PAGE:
by Helios Fernández Garcés
The short film Proud Roma, directed by filmmaker Pablo Vega and starring Roma actors and artists Alina Serban and Tony Gabarri, will be released on 25 January 2022 as part of the Proud Roma Free Europe campaign. The production revolves around a speech staged in the setting of the legendary film The Great Dictator by the great Charlie Chaplin. However, this is not just an entertaining short film whose allusion to Chaplin is a spontaneous whim. The fundamental intention of Proud Roma is, as musicologist and Roma researcher Gonzalo Peña maintains, “to appeal to Romani pride in order to mobilise our people”. Peña is, together with Pablo Vega, responsible for the speech which, evoking the one delivered by Chaplin in 1940, represents the main thread of the production.
An important part of the institutional neglect and marginalisation of the Romani people in contemporary European countries is related to the fact that, despite their presence on the territory even before many of the continent’s nations acquired their modern form, we do not have official data on the number of Romanis in Europe. The use of anonymous self-registration censuses managed by the community itself is therefore an essential tool for empowerment and political struggle. Unfortunately, centuries of oppression have had a terrible effect on the Roma community’s self-esteem, and many Roma have had to hide their identity in order to survive and save their families.
“We remain proud of who we are”
Proud Roma is about trying to heal, collectively and through art, the deep wounds that persecution has left in the collective spirit of an entire people. Therefore, this short film appeals to the international Roma community: “We are Sinti, Kalderari, Kalé, Manoush, Xoraxane, Lovari, Gurbeti, Gitano, Romanichal”, begins the powerful poetic speech recited by Alina Serban.
The main idea responds to the need to respect and celebrate the inner diversity of the Romani People without falling into sectarian divisions that have been artificially imposed from outside. “To do this, I wanted to focus on the essential values that all Roma in the world share, in the hope that all Roma can recognise themselves, feel proud and no one, ever again, will have to hide their belonging,” adds Gonzalo Peña. Therefore, this short film serves two purposes. On the one hand, it appeals to the self-esteem of a transnational nation that, despite centuries of oppression, is still alive and strong. On the other hand, it aims to mobilise this self-love so that the Roma population is politically present in the censuses that, every decade, European countries carry out to obtain demographic data.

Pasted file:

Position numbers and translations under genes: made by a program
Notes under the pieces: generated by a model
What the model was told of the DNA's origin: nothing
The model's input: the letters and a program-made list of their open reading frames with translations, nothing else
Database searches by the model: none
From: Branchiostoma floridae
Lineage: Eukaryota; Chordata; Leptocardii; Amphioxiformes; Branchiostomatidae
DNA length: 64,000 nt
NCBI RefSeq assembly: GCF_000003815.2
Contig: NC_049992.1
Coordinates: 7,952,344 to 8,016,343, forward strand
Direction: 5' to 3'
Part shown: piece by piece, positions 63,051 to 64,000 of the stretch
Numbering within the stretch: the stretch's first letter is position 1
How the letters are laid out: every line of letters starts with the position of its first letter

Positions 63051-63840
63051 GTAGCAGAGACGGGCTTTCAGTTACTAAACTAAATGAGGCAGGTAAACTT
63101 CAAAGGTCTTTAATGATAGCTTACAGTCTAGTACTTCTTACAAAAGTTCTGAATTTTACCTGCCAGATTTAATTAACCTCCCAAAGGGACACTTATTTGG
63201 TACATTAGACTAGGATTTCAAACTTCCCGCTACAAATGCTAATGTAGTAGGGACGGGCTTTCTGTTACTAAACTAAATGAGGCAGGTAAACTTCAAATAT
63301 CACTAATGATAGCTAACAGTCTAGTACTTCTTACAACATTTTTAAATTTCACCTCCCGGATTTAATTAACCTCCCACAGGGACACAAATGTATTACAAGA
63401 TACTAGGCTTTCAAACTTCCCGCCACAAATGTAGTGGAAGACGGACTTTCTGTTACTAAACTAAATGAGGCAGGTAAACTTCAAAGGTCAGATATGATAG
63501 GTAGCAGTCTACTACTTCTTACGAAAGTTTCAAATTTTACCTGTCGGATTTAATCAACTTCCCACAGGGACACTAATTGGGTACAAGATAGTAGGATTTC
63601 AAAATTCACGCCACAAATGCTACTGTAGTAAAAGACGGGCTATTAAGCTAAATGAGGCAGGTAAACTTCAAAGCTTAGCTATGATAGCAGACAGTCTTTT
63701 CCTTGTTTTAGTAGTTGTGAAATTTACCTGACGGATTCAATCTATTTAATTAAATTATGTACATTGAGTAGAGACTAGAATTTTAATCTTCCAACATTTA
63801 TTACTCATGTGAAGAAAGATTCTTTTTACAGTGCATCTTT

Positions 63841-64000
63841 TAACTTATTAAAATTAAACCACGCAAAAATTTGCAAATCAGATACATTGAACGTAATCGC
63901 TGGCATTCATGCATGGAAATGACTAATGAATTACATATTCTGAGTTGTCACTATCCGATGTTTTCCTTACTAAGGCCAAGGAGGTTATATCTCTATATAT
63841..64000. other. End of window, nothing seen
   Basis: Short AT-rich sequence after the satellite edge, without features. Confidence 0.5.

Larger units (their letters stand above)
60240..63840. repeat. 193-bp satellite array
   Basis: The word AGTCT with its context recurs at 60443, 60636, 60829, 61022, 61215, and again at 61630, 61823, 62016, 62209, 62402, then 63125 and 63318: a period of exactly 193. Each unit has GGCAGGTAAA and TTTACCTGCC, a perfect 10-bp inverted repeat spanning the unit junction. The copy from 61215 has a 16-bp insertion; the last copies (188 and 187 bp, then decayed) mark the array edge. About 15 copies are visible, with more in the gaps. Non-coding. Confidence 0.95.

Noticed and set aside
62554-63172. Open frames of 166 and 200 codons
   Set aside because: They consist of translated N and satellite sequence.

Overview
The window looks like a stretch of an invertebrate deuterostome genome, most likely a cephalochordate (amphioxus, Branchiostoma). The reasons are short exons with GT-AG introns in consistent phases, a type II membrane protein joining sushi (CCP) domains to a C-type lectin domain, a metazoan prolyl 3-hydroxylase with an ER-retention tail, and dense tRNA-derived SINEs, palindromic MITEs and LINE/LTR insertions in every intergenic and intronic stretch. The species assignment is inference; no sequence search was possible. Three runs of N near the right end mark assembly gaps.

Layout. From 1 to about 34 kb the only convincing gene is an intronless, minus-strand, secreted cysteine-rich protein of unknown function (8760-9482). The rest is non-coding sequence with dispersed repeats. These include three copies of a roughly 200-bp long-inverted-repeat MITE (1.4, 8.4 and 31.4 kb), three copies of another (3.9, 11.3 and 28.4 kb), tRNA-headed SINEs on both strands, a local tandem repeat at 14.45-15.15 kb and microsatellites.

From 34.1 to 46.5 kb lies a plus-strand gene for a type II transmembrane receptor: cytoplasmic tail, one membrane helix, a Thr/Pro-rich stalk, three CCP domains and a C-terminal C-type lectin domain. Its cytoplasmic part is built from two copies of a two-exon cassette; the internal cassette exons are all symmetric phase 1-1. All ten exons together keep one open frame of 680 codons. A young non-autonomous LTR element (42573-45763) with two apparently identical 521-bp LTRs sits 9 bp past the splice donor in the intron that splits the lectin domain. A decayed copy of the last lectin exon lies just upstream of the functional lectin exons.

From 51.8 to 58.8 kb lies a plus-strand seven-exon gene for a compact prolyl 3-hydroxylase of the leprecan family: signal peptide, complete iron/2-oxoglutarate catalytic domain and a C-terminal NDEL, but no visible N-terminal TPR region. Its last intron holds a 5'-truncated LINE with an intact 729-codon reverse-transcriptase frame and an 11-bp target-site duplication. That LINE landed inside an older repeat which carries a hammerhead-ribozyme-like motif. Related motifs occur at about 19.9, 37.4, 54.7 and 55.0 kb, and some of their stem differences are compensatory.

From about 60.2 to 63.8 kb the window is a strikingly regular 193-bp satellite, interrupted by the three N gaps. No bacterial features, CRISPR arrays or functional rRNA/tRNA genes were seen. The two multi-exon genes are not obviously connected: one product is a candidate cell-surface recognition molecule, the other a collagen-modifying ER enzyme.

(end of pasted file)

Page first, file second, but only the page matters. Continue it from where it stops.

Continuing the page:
There will be no peace without justice
Far from outdated and empty definitions, the values of the Roma people respond to the universal ideas of justice, peace and resistance. The international Roma community can be proud to belong to a part of the human family that has never tried to impose itself on other peoples or to colonise any nation or to start imperialist wars. However: “Throughout our long history, we have resisted the worst injustices. Chains were put on our hands and on our feet. We were enslaved, tortured, murdered, and persecuted”. Proud Roma does not recall these painful historical realities in order to victimise the Roma, but declares its intention to not remain silent and to continue to demand justice with the necessary dignity. Unfortunately, the methods of persecution of the Roma are not a phenomena of the past. For all these reasons, it is necessary to warn that this community may be a people of peace, but it is not a people willing to peacefully endure mistreatment.
Proud Roma rescues great references of Romani art and culture in Europe. Beings of light such as Esma Redžepova, Carmen Amaya or Mateo Maximoff, among many others, who represent what has been left out of the dominant official narrative about the heterogeneous Roma identity are mentioned as indispensable symbols of Romani pride. Their courage, bravery and creativity in defending the rights of the Roma people are the guide that articulates the pride of a nation that, even without a state, is still standing. And this nexus of love, respect and union is the heart of the Romani Resistance that was bequeathed by the ancestors hundreds of years ago. To feel this pride, to share it and not to give up is precisely the minimum that the current generations owe to the ancestors, without whose determination and rebelliousness, the Roma People would not continue to exist.
Proud Roma premieres online on 25 January. Find out more on the event page.